A lingering dispute is whether “corporate treasury monies” are actually ratepayer dollars. Consumers and the commission maintain that the funding does not come from rates approved by the regulators.

“Consumers Energy’s political contributions are not funded from customer rates, rather from our shareholders — people that own the company — and not customer’s bills,” Consumers spokesperson Brian Wheeler said in a statement. “We at Consumers Energy stand for the people of Michigan and engaged in the political process to support pragmatic policies that focus on safe, reliable, and affordable energy for our customers in Michigan.”

Anderson says the agreement is an “implicit admission that the money came from exactly where money generally comes from for a utility or any other company: its customers.”

The commission maintains that the funding comes from shareholders.

“Contributions to political organizations are not a cost of utility service and are not included in rates set by the Michigan Public Service Commission,” Talberg said. “Consumers Energy had been contributing to political organizations using funds it earned in the form of a profit from its business operations.”

Anderson says there are other ways shareholders could be involved politically.

“If a shareholder wanted to contribute money to a political organization, he or she wouldn’t need to send it to a utility first — they could simply send it to a political organization,” he said.

Anderson also notes that the most recently available form tax-exempt organizations file with the IRS — known as a 990 form — shows CEME paying a $365,600 proxy tax in 2017. CEME also received $15 million in dues from members, filings show.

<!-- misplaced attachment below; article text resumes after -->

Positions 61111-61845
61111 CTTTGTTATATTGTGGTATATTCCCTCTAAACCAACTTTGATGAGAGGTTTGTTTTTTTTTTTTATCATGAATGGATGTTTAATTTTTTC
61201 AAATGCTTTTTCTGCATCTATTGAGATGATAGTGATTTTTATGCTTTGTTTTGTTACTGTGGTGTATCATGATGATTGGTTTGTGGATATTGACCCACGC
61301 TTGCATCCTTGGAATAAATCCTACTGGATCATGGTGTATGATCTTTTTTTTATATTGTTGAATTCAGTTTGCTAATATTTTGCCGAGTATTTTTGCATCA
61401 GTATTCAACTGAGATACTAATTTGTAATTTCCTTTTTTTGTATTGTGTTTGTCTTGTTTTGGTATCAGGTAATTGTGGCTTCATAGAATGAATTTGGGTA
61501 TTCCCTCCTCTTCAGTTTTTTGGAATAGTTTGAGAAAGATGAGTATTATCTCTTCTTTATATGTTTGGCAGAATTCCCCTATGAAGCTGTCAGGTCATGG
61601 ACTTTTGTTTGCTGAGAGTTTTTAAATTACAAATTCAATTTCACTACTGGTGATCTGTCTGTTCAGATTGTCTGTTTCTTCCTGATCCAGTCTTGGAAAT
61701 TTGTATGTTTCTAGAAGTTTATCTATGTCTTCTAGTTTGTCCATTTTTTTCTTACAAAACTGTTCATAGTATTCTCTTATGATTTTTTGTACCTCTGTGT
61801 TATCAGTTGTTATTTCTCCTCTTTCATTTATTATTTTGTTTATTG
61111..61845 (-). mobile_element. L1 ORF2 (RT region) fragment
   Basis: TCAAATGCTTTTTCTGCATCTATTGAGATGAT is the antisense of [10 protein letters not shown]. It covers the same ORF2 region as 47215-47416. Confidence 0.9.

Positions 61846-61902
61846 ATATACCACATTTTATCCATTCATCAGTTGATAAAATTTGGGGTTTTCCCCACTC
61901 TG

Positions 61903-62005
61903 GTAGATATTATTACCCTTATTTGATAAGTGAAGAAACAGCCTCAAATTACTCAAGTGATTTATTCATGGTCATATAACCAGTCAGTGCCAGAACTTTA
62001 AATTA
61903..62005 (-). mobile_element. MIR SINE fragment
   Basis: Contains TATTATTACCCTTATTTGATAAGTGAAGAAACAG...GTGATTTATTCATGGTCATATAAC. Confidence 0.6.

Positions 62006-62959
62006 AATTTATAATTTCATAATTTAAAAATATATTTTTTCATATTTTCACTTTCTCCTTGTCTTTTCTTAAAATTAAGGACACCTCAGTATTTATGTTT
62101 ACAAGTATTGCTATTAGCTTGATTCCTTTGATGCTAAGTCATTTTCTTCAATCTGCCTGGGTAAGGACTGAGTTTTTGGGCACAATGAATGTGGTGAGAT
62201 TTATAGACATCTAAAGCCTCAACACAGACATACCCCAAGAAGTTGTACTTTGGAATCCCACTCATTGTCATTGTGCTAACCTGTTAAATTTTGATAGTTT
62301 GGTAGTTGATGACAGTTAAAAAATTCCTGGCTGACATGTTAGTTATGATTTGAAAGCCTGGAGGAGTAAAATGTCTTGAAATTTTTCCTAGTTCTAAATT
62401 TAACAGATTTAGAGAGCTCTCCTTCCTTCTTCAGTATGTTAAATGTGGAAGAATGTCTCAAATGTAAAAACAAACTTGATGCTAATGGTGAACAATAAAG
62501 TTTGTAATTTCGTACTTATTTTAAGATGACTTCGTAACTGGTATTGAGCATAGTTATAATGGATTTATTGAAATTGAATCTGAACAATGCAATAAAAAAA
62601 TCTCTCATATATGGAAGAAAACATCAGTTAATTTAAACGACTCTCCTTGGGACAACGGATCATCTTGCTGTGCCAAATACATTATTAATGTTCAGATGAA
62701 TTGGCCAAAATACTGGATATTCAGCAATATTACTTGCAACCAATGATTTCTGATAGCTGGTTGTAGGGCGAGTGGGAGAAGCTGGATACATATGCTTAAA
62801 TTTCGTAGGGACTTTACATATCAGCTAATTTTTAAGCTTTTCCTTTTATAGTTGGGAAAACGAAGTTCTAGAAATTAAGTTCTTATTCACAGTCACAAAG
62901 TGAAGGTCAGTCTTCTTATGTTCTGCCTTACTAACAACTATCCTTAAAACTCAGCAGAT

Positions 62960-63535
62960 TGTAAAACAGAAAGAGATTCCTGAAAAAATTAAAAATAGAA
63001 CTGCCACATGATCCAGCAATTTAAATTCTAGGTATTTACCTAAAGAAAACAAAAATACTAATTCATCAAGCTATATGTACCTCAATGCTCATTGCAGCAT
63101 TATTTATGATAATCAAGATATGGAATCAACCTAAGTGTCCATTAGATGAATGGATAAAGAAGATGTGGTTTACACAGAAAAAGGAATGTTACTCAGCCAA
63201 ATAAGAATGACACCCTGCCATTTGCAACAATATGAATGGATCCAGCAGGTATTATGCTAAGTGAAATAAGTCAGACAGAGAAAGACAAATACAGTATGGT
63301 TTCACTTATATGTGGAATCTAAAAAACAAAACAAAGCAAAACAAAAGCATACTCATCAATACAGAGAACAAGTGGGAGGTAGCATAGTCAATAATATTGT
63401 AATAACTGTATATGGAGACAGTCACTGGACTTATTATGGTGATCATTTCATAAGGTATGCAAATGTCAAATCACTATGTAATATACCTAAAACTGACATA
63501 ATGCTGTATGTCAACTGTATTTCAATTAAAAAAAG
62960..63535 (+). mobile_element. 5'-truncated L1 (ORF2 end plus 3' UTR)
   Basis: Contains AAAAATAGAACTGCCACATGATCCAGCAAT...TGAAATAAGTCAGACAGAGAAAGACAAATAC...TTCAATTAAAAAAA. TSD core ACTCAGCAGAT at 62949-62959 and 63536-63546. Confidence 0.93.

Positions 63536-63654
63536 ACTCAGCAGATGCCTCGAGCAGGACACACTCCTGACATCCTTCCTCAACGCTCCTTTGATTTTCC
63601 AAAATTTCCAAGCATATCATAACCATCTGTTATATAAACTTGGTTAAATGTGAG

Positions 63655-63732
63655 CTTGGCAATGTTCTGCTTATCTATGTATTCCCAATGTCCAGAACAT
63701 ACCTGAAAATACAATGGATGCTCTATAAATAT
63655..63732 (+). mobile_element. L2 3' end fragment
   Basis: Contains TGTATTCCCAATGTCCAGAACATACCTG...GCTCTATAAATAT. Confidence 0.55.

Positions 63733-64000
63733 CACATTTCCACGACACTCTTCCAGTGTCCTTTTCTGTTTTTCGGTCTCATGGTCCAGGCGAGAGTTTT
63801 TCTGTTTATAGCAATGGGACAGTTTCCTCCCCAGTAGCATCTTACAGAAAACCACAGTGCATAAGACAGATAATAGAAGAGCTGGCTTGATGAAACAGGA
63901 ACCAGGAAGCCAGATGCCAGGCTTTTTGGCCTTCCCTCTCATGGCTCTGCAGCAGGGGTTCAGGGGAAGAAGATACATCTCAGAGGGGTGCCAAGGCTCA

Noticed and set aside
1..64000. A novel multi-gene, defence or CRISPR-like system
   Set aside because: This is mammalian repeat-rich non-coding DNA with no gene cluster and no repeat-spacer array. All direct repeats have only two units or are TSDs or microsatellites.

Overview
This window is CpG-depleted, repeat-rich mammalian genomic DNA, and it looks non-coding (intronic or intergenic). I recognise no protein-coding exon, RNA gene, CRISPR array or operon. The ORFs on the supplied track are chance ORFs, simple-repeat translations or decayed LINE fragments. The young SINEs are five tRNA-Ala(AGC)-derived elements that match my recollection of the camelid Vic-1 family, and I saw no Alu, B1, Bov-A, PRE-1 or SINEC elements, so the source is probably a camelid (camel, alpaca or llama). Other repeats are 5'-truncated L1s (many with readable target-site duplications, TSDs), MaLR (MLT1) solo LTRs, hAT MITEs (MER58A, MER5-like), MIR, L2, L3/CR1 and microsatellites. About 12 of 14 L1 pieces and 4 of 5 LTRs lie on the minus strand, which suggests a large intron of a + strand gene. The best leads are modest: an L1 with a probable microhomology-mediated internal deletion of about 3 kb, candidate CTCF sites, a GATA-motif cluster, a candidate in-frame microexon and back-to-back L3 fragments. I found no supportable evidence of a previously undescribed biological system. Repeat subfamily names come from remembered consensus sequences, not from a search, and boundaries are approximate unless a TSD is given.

“Proxy tax is a euphemism for paying a tax penalty before it’s imposed,” Anderson said. “It’s an explicit admission that the money CEME spent was not spent for charitable or educational purposes. You only pay that if you know that you spent money in a manner contrary to purposes for which it was raised. It’s a systematic practice at CEME to spend money in a manner that contradicts tax laws.”

‘Dark money’

Critics call organizations like CEME “dark money” groups because they aren’t required to disclose their funders. Consumers’ contributions were reported in filings with the commission. Also, it’s possible CEME will continue its political spending without the support of Consumers.

The order also doesn’t prohibit Consumers from continuing to use its Employees for Better Government PAC for state and federal advocacy. Additionally, Consumers pays about $1.4 million in membership dues to the Edison Electric Institute and American Gas Association. Of those dues, about $266,000 was “used for political purposes,” Consumers says.

Matthew Kasper, research director with the utility watchdog Energy & Policy Institute, said it’s “great” the commission took this first step.

“[The commission] should adopt a standing precedent that monopoly utilities shouldn’t be spending money from captive customers who have no say in the matter on political advocacy organizations,” Kasper said.

“The PSC should also recognize it isn’t just Consumers Energy or CEME,” he added. “Monopoly utilities spend ratepayer money on inherent political groups like the Edison Electric Institute and the American Gas Association. If they are interested in protecting customers, then they should next examine those payments.”

Comments are closed.